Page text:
Despite Romney's determination that the anchor of the former Soviet Union remains a serious threat to American freedom, the reality suggests otherwise.
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The Republican candidate's views on Russia are misguided

For a candidate whose foreign policy expertise was presumably sharpened by his two year mission in Europe, Mitt Romney's pronunciations on the Russian Federation are especially surprising. In recent weeks, Romney's views on Russia have come into focus and become more widely scrutinized, notably in recent articles in the New York Times and the Washington Post.

In one exceptional and already notorious case, the Republican candidate elect stated that Russia was the United States' "number one geopolitical foe." Although he would admit that states like Iran and North Korea pose a greater immediate threat to global stability, Romney appears to cling to the implicit assumption that a post-Soviet Russia still poses the gravest danger to American interests. In particular, he has cited Russian support for rogue nations at the United Nations; given Russia's status as a permanent member of the Security Council, the Kremlin is able to shield regimes such as Bashar al-Assad's despotic and cruel regime in Syria from international censure.

The logical fallacy behind Romney's conception of Russia as America's greatest enemy is apparent. Despite Romney's determination that the anchor of the former Soviet Union remains a serious threat to American freedom, the reality suggests otherwise. Admittedly, Russia today is mistrustful and suspicious of American motives, particularly regarding the construction of a missile shield in Central and Eastern Europe. At home, Russia is far from a free country; "managed democracy," a term too often used by Western media outlets, has served as a byword for Vladimir Putin's "United Russia" party's domination of the political sphere for more than a decade.

But Russia hardly qualifies as the U.S.'s most pressing adversary. Rather, both the modern Russian Federation and the United States face similar challenges: both struggle, though in different ways, with the threat of Islamic-inspired fundamentalist terrorism. While the United States may face the impending question of how to deal with rising Chinese economic power, Russia has already been forced to accept economic second-power status. Unlike the U.S., Russia faces acute immediate challenges: she must confront an imminent demographic crisis arguably worse than anything faced by the least fecund Western European countries. While Russian GDP growth had been phenomenal under the first few years of Putin's administration, the long-term outlook for an extractive-resource and, specifically, petro-state economy seems uncertain.

Both Russia and the United States face similar challenges, albeit to different extremes, of how to reduce large nuclear arsenals, push back terrorism, and address long-term competitiveness issues. In the post-Soviet era, the two countries have been on remarkably good terms considering their Cold War relations. With that in mind, the Republicans' apparent desire to return to imminent nuclear-war rivalry is quite baffling.

Mr. Romney would do well to avoid characterizing Russia as evil. His own understanding of Russian relations can in part be informed or explained by the suggestion that he views foreign policy as a "zero sum" game. Such an outlook bears a depressing resemblance to former president George W. Bush's pronouncement to the effect of "you are either with us or against us." Good or evil, blessed or satanic; these are the kinds of counterproductive, black and white judgments that Barack Obama, however successful or not he has been at foreign policy, has at least avoided in his administration. It would be a shame to revert to this good-evil divide.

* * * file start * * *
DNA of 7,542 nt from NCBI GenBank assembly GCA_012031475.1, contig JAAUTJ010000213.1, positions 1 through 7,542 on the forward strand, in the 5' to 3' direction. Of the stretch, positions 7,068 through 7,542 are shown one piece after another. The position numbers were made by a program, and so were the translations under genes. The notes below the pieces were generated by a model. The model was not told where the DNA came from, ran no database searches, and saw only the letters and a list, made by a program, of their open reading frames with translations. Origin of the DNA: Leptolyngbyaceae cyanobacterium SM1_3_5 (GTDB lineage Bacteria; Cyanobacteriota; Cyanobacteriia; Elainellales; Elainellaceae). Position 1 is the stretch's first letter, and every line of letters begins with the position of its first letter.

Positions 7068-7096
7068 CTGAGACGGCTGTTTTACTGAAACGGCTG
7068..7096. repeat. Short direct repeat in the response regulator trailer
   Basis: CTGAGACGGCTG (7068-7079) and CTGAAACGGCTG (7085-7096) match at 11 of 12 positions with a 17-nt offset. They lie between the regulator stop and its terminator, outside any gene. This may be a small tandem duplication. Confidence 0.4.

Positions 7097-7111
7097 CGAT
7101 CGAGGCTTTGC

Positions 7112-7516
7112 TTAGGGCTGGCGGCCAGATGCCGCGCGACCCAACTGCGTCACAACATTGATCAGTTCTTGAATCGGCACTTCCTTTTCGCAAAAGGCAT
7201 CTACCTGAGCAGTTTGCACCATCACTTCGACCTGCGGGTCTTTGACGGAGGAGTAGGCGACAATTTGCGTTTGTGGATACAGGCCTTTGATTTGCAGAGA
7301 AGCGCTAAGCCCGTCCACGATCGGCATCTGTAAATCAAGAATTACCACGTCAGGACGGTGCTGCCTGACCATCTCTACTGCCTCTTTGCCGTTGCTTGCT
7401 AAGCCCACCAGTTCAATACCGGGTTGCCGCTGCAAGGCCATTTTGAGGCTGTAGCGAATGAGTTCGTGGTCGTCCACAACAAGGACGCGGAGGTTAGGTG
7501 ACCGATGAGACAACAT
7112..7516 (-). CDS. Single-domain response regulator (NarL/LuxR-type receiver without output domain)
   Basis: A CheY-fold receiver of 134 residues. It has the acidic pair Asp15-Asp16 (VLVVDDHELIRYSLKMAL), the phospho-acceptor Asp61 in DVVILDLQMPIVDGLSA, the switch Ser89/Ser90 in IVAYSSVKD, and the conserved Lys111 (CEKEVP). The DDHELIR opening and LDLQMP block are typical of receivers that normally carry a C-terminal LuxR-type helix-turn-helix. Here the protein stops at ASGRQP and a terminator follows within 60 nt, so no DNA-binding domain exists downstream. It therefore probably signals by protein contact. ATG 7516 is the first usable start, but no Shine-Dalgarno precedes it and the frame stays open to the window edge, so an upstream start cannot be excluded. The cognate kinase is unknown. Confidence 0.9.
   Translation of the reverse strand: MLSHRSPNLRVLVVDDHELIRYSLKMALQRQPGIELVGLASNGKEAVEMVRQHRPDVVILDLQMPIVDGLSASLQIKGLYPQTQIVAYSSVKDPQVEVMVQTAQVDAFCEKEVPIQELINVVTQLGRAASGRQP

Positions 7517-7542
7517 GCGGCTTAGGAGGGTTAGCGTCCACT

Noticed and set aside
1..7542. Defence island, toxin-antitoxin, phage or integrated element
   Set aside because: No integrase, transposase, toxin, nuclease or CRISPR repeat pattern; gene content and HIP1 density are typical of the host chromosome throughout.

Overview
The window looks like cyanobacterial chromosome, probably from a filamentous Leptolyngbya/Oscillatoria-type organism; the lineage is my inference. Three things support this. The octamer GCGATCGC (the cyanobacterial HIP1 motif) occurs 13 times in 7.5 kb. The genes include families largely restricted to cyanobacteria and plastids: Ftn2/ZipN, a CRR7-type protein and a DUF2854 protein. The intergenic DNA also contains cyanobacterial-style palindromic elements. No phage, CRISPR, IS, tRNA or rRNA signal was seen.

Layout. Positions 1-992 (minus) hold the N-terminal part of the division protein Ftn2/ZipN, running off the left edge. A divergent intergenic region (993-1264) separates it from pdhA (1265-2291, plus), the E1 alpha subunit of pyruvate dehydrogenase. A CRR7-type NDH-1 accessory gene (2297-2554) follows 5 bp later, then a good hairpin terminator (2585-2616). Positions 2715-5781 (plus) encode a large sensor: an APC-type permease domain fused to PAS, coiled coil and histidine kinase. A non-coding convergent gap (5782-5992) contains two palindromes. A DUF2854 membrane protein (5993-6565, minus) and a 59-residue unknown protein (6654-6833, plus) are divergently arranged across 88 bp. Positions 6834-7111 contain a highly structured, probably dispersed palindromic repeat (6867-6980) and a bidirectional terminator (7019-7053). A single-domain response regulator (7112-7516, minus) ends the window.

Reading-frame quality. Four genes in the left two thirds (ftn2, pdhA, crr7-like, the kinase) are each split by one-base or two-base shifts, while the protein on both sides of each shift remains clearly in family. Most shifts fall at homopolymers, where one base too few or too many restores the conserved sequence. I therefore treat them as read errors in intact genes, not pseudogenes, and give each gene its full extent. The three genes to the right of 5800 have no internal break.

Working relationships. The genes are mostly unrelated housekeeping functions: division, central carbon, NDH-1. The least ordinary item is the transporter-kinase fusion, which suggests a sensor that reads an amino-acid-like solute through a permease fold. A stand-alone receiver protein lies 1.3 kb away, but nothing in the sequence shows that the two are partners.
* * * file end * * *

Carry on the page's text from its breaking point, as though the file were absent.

Instead, Romney and the American public would do well to recognize who is working to deliver reform and democracy in Russia and who is hindering this effort. Transparency International's Corruption Perceptions Index regularly lists the world's largest country as among the most corrupt. In many cases, large-scale corruption has also turned Russia into a violent and lawless state. Witness the now well-known death of Moscow lawyer Sergei L. Magnitsky and the U.S. Congress' subsequent effort to pass the "Magnistsky Act" aimed at targeting corrupt bureaucrats and security officials thought to be behind Magnitsky's death after he exposed a massive fraud. Romney and the Republican Party would do well to draw the distinction between an ill-informed view of a "Russia" driven by ulterior motives and the reality: the desire of Russians to secure a more ethical and democratic future for their country.

Russia is not the U.S.'s best friend, but neither should the two states be anything approaching real enemies. Romney's conception of Russia is indeed confusing to today's generation of young Americans who have grown up in a post-Cold War era, and who in many cases know -- or are among -- the millions of former U.S.S.R. immigrants who have moved to the United States.

Russia has changed and modernized considerably since the fall of the Soviet Union. Any visitor to today's Moscow would surely balk at the idea that the capital represents Washington D.C.'s top adversary. Romney's own misguided stance re-emphasizes the need to interact with contemporary powers through diplomacy and understanding rather than jingoistic and uninformed nationalism.

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